Spikes of Doom

Everything About Fiction You Never Wanted to Know.
No... no, that large field of spikes doesn't look at all livable... why would that even cross your mind?

"It's a spike pit! And if you're even slightly off side...FATALITY"
Playitbogart on Rollergames

Spikes. Spikes everywhere.

On the floor. On the walls. On the walls that are closing in on you. On the Descending Ceiling. On the Smashing Hallway Traps of Doom. All sharp enough to impale you and leave you a bloody, shish-kabob'd hero (or at least take off a Hit Point or two...).

Appearing in more games than the barrel and the Crate Expectations combined, the classic deadly spikes might just be the most widely-used videogame object ever. (It should also be noted that while crates and barrels are everyday items that most people see throughout their day, you'd have to search really hard to see a real-life death trap made of spikes.)

Commonly used as an alternative to the Bottomless Pit, a floor covered with spikes spells certain doom for the platform-jumping hero - that is, unless you've got an Invincibility Power-Up or are allowed Mercy Invincibility. They can be used in other places besides floors - as videogame design throughout the ages has shown, you can put spikes anywhere to spell the simple message "touch me and die!"

Spikes often take on more natural appearances, such as stalagmites and stalactites in a cave environment, icicles in Slippy-Slidey Ice World, or teeth in a Womb Level.

Spikes have a strange tendency to repeatedly retract into the ground and then come back out again, forming a sort of Temporary Platform.

Spikes also have a strange tendency to become disconnected from the wall or ceiling and come try to kill you. Enemies with spikes on their bodies can often throw them at you and regenerate them at will.

Most video game enemies are completely immune to the pointy tips on the spikes. If they walk into them, they'll just turn around and go the other direction. If they step onto a floor of spikes, just keep walking as if nothing's wrong. Many times, the hero will even need to jump on their head and ride them across the floor in order to survive.

Often, spikes will damage or kill the player even when in Real Life situations, spikes aren't that sharp. Often spikes have a nasty tendency to kill even when you're not touching the tips of them.

A classic, staple Death Trap and obligatory part of every Death Course. Obviously, they aren't just limited to videogames, but that's where they're most known.

Spikes of Doom are very frequently found affixed to an Advancing Wall of Doom.

See also Impaled with Extreme Prejudice. Also see Spike Balls of Doom for a spherical version. Not to be confused with Spikes of Villainy.

Examples of Spikes of Doom include:

Anime & Manga

  • Tengen Toppa Gurren Lagann
    • The Gurren-Lagann creates dozens of cone-shaped drills all over its frame in episode 8. In Episode 11, it uses some of those drills to impale an enemy flight-Gunmen and turn it into a jet-pack. It's Giga Drill Maximum takes Spikes of Doom to the next level, as it encases itself in a prison of Giga Drills.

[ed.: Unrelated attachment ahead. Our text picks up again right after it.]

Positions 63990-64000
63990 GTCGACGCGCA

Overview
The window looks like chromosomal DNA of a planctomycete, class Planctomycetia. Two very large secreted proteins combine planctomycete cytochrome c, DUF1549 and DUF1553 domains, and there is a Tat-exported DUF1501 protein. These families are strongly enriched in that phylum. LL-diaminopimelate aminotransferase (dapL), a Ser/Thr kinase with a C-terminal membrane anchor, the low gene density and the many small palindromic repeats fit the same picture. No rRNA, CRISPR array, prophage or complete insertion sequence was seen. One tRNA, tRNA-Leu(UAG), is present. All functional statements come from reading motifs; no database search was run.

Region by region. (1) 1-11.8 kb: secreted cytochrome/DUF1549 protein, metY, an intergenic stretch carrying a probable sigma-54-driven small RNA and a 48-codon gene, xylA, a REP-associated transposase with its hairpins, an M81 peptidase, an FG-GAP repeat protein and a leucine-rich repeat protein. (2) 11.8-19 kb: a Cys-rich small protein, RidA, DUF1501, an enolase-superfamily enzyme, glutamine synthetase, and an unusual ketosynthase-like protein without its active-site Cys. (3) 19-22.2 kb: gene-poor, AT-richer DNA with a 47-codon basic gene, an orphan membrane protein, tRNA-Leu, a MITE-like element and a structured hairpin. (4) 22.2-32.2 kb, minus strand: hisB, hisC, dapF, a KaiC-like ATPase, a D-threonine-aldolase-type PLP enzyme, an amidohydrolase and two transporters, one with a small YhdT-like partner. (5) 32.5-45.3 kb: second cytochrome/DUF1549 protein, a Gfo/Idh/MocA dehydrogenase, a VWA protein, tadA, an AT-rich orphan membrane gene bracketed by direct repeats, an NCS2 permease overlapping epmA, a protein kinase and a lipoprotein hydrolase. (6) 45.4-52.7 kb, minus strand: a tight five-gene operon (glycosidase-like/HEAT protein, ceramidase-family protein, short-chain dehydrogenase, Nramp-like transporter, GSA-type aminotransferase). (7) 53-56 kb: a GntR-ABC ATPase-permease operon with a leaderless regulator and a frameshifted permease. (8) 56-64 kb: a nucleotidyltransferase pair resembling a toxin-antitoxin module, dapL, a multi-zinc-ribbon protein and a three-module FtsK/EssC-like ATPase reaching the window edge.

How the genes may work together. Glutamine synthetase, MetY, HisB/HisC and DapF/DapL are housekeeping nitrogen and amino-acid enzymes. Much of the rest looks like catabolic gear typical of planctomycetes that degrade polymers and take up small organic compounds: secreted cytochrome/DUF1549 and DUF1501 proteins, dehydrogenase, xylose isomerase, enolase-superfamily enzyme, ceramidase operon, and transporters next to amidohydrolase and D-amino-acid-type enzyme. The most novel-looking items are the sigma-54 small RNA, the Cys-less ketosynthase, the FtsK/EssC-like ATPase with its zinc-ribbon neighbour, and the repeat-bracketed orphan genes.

• Guame's Gunmen also has these, at least in its humanoid form. Whoever wants to place spikes on the inner side of the arms, however, is not clear. It only uses these for nearly defeating a member of the Dai-Gurren Brigade. It is defeated by a certain star-shaped Gunmen known as King Kittan, using Kittan Stinger, followed by Hell's Helmsplitter (more Spikes of Doom. Apparently, the show has lots.
      • Chouginga Gurren-Lagann takes Gurren-Lagann's Spikes of Doom to the next level, by creating several drills on its frame and in the rift on each drill, it creates more drills... and once more. Each of the smallest drills it creates are the size of Gurren-Lagann's Giga Drill Breaker, which dwarfs Gurren-Lagann.
  • One Piece features these on level one of Impel Down. The enitire floor is coated with them, besides a large hole to level two.

Comic Books


  • In Indiana Jones and the Temple of Doom, the Descending Ceiling trap. And the spikes that impale people if they move into the light in Raiders of the Lost Ark
  • Krull had a room in the Black Fortress that had spikes intermittently moving out of the walls in every which direction. Didn't end well for one of the bandits.
  • Cube also had a room where sound-activated spikes move out of the walls in every which direction.
  • In Event Horizon, the titular ship's gravity drive apparently requires copious amounts of spikes to function properly. The doors have spikes on the edges which close into a tiny square, the hallway into the engine room is best described as a walkway through a giant mulcher... the people who made this ship must have been baked out of their skulls. And none of this has any purpose, even for the sake of gory deaths. In fact, when someone DOES die in there, they land on a walkway over the coolant pool, tearing apart their entire body.
  • The Autobot hangar at Diego Garcia in Transformers: Revenge of the Fallen is covered in soundproofing spikes, which makes sense considering the top secret nature of the base.
  • Deployed on the king's order in Army of Darkness, when Ash fights some decomposing deadites in a pit. Similar to many video game versions in that, when Ash throws one of his foes against the incoming wall of spikes, it just yanks itself free because its undead body can only be stopped by dismemberment, not impalement.